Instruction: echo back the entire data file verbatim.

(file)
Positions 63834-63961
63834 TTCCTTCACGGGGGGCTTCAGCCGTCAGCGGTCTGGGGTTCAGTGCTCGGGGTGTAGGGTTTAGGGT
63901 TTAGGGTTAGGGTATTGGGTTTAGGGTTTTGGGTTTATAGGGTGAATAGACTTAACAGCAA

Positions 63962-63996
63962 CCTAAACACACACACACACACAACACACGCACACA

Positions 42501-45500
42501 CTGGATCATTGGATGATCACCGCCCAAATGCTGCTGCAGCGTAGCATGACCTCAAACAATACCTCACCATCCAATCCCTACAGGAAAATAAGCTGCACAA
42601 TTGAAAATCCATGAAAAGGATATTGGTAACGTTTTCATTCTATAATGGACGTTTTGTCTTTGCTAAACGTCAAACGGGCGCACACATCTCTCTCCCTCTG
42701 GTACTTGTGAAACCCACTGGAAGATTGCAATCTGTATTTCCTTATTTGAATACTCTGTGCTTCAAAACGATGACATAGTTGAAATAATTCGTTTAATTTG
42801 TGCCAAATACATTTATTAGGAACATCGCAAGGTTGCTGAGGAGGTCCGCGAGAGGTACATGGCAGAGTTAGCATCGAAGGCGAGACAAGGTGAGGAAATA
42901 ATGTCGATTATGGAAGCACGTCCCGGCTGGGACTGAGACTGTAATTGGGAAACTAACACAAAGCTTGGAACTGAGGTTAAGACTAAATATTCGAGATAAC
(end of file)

Positions 63834-63961
63834 TTCCTTCACGGGGGGCTTCAGCCGTCAGCGGTCTGGGGTTCAGTGCTCGGGGTGTAGGGTTTAGGGT
63901 TTAGGGTTAGGGTATTGGGTTTAGGGTTTTGGGTTTATAGGGTGAATAGACTTAACAGCAA

Positions 63962-63996
63962 CCTAAACACACACACACACACAACACACGCACACA

Positions 42501-45500
42501 CTGGATCATTGGATGATCACCGCCCAAATGCTGCTGCAGCGTAGCATGACCTCAAACAATACCTCACCATCCAATCCCTACAGGAAAATAAGCTGCACAA
42601 TTGAAAATCCATGAAAAGGATATTGGTAACGTTTTCATTCTATAATGGACGTTTTGTCTTTGCTAAACGTCAAACGGGCGCACACATCTCTCTCCCTCTG
42701 GTACTTGTGAAACCCACTGGAAGATTGCAATCTGTATTTCCTTATTTGAATACTCTGTGCTTCAAAACGATGACATAGTTGAAATAATTCGTTTAATTTG
42801 TGCCAAATACATTTATTAGGAACATCGCAAGGTTGCTGAGGAGGTCCGCGAGAGGTACATGGCAGAGTTAGCATCGAAGGCGAGACAAGGTGAGGAAATA
42901 ATGTCGATTATGGAAGCACGTCCCGGCTGGGACTGAGACTGTAATTGGGAAACTAACACAAAGCTTGGAACTGAGGTTAAGACTAAATATTCGAGATAAC